How the game was won: Celtics guard Ray Allen shrugged off a poor-shooting performance to bury a go-ahead 3-pointer in overtime as Boston escaped after watching the Blazers rally in the fourth quarter to force the extra session. Celtics captain Paul Pierce scored a team-high 24 points, but fouled out driving to the basket for a game-winning attempt in the final moments of regulation. Andre Miller poured in a game-high 28 points for the injury depleted Blazers.
Turning point: Ray Allen, just 2 of 13 on the night and having missed a technical free throw in overtime, drained a 3-pointer with 41.3 seconds to play in the extra session to put Boston on top, 96-95. Moments later, Allen corralled a long rebound and fed teammate Tony Allen for a fastbreak dunk with 12.5 seconds to go.
Stat of the game:Ray Allen finished 3 of 14 overall from the floor and 2 of 4 from the free throw line, but produced the biggest shot of the night when it mattered most.
Unsung hero: Tony Allen, quiet as of late, chipped in eight points on 4 of 5 shooting, finishing with a team-best, plus-10 in plus/minus category.
What it means: At this point, beggars can't be choosers, and the Celtics will take an ugly win, snapping a three-game skid. Garnett's return provided a spark, but the Celtics still struggled in the second half and let the Trail Blazers hang around until the buzzer.
KG returns to starting lineup
After a dramatic pause, Celtics coach Doc Rivers confirmed forward Kevin Garnett will return to the starting lineup Friday night after a 10-game absence.
"He looked great -- he looked good today, this morning, yesterday during his little workout with the guys," said Rivers. "So he's good."
Rivers also indicated there would be no restrictions on Garnett, instead the team will allow the 15th-year forward to gauge his own limits.
"There's no minute restriction, we'll go more by his endurance, how he feels on the floor," said Rivers. "As far as the knee, we're not concerned by that.
"He's been running for a good week, week-and-a-half, so he does have some conditioning. But obviously it's not basketball condition. You can work out all you want, but the adrenaline and intensity, it's different when you play a real game. We'll find that out."
Rivers expects Garnett's return to have a trickle-down effect on the struggling Celtics.
"It's good to get Rasheed [Wallace] coming off the bench, it gives our bench a lift," said Rivers. "Over the stretch that Kevin's been out, I think the bench has really struggled at times. [Wallace will] give the bench some pop. That'll be good for us."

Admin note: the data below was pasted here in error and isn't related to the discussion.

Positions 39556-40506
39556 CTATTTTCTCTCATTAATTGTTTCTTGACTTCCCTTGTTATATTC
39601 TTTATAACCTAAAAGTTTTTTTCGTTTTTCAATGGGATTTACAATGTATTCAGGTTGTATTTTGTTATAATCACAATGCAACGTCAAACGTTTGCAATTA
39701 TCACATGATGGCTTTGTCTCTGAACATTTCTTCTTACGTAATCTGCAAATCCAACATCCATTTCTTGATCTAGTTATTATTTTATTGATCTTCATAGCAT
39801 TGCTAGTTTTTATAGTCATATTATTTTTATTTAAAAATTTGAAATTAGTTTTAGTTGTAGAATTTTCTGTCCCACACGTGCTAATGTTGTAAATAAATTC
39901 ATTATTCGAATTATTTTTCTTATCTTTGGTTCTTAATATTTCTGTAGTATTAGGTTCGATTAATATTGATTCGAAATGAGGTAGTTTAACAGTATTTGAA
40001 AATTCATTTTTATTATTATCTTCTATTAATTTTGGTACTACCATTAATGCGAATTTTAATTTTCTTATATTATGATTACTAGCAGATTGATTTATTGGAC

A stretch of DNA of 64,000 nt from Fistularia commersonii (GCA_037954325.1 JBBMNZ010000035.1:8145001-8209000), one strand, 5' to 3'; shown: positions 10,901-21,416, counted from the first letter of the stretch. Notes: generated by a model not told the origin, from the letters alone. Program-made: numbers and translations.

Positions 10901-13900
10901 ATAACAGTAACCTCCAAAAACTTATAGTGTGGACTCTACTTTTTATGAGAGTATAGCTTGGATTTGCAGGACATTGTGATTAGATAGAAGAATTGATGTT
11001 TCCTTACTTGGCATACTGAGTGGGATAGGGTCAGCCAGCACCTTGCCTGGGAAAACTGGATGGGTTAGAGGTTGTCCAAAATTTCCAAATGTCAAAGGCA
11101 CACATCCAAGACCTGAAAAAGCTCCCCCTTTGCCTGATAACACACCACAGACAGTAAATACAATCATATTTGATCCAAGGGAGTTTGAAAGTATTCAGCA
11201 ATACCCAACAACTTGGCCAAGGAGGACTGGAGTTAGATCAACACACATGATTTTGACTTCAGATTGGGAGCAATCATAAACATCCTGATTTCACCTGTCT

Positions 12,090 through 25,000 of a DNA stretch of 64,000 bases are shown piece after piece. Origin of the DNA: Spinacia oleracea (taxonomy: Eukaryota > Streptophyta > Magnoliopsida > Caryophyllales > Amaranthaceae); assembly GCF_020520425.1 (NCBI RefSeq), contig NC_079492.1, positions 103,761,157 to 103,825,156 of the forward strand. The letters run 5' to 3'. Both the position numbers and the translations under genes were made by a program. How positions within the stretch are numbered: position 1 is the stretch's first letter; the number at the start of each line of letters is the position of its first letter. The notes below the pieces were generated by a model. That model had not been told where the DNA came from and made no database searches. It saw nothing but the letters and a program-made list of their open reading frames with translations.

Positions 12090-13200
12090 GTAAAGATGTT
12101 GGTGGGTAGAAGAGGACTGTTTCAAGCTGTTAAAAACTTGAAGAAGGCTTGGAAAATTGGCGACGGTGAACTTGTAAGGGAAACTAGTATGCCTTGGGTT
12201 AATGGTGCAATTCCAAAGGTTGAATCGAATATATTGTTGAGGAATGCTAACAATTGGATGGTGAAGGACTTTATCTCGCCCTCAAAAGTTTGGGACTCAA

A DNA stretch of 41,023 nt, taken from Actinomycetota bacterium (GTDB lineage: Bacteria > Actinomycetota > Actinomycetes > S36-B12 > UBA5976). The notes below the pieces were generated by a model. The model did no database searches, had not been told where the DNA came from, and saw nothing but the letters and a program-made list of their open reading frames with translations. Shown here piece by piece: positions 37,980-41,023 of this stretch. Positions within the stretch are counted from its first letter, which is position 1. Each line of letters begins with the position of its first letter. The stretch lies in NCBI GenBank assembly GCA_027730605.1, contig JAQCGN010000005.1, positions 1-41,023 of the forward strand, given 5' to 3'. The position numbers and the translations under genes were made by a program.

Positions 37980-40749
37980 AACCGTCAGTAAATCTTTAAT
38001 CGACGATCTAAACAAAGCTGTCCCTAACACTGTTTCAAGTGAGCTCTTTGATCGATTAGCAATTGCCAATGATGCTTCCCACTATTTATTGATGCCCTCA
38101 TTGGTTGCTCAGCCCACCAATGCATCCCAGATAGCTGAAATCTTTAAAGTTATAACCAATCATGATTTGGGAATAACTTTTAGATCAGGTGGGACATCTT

ESPN the Magazine's Louise K. Cornetta caught up with Glen "Big Baby" Davis before Friday's game for his player diary that appears exclusively here on the ESPNBoston.com Celtics Blog. Here's a snippet of what Davis had to say after he was fined $25,000 by the NBA for an obscene comment directed at a fan during Wednesday's loss to the Detroit Pistons.
"I shouldn't say those kinds of words," said Davis. "Even though a fan says anything to me, I shouldn't say that. I've got to understand who's watching out there for the kids and the parents. It's just a bad thing to say. You're frustrated. You're mad. That's not what you're supposed to say. You're just supposed to play the game of basketball and don't worry about the fans; that's what they are there for. When a fan talks personal about you in an emotional game, you know, it kind of gets to you, but you can't let it get to you. That's what [fans are] there for, to get you unfocused and frustrated."
Asked about the fine, Celtics coach Doc Rivers tried to bring a little lightheartedness to the situation.
"I don't know -- it was high," said Rivers. "I thought it was extreme, but I do understand. I mean, I get it. You just can't do what he did -- and get caught."
The joke elicited laughter, but Rivers got serious quickly.
"It's very difficult [to not react]," said Rivers. "Some of the things we hear in the crowd, it's amazing. There's been times when I stare up at the guy, hoping a menacing look will stop him, and usually it doesn't. Usually the beer wins out. It is tough, but you have to [show restraint]. We know that. It's not like this is something new, it's been going on for quite a long time. They get on the player -- and they should -- but some of the stuff you hear, from some guy sitting next to his son, it's pretty embarrassing. That's the way I look at it."
Daniels has cast removed
Celtics guard Marquis Daniels, sidelined since Dec. 4 after undergoing surgery to repair a torn ligament in his left thumb, had a hard cast removed Thursday and was on the court taking shots before Friday's game.
Daniels said there's a chance he could return before the All-Star break, but admitted the team will take a wait-and-see approach. Wearing a soft cast to prevent bending back the thumb as he expands the range of motion, Daniels hopes to be back on the practice court next week.
"Right now it's not painful, it's just stiff," said Daniels. "[My return] could be earlier [than the All-Star break], it all depends on how my body reacts to it."
Daniels admitted his left forearm is weak from not using the hand over the month-plus stretch since surgery. As he nears the end of his physical recovery, he stresses he's already over the mental hurdles.
"I'm going to try to play with no worries," said Daniels. "Just go out there and play hard. It's over now, I can come back and do it again, but I can't worry about that."
Celtics forward Brian Scalabrine had a sore right shoulder and did not dress for Friday's game, leaving the Celtics with only 11 healthy bodies.